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How I Fixed the Beeping Problem of My 'APC Back-UPS ES 700'

Lately, my APC Back-UPS ES 700 was crippled by the problem that seems to kill most of its models: after a surge event, instead of switching to battery, it started to continuously beep. For a while, I could restart it several times and the problem would go away, but in the past few days, nothing would make it turn on again without constant beeping.

Don't take anything in this article as advice, I'm not an electrical engineer. I did this at my own risk. Opening your UPS exposes you to the danger of electrocution and can cause fires if handled incorrectly.

Before opening

First of all, I wanted to make sure that the beeping is not caused by a normal condition. I checked the user manual's Status Indicators section for Constant tone audible indication.

It was not a normal condition, so it was time to take it apart.

Before opening it up, I unplugged it from the 220V outlet, disconnected the battery and left it sitting for about an hour for any caps to have a chance to discharge.

Inspecting the insides

Once opened, I took a picture of its connections, as there are plenty of them and I wanted to remember how to put it back.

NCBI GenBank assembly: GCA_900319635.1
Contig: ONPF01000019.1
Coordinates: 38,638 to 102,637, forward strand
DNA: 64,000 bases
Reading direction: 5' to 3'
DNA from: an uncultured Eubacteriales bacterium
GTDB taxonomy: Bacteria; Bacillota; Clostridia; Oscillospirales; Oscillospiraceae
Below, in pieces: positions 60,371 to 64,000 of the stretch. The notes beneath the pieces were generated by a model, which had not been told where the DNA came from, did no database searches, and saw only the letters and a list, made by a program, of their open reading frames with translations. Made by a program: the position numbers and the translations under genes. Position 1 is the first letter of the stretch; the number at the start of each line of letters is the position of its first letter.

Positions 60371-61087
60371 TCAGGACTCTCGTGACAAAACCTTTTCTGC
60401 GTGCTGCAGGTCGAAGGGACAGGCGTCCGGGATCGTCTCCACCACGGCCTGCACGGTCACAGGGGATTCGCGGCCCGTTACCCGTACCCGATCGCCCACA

Picture showing the connections on the main circuit board of the UPS

After a quick visual inspection of the main board, it was clear that no parts were blown. Next, I checked on a hint from a YouTube comment, that someone was successful in fixing it by replacing some bad capacitors, but he/she didn't go into any more detail than that.

Time to take out the ESR Meter. This will allow me to determine if a capacitor might be bad without taking it out of the circuit.

Measured all capacitors and sure enough, found 4 caps that were dead as a dodo. I've circled them in red in the following picture.

The capacitors in the picture below are already changed with the good ones, as I forgot to take a picture beforehand.

Picture showing circles around the capacitors that I've changed

The fix

The fix was pretty obvious by now: I needed to replace the bad caps with good ones.

All 4 bad caps were the same: capacitance 22uF and voltage rating of 25V made by Jamicon.

A close-up picture of one of the bad capacitors

I replaced them with better-quality Nichicon capacitors as I didn't want to replace them again anytime soon.

I also made sure to put them back in the same orientation, as these electrolytic capacitors are polarized. The polarity of the caps is indicated by a solid line on the side with the negative lead.

After putting it back together I realized that this also fixed another problem: for as far as I can remember, like 5 seconds after starting the UPS, it started buzzing loudly for a while. Now I can barely hear the buzzing.

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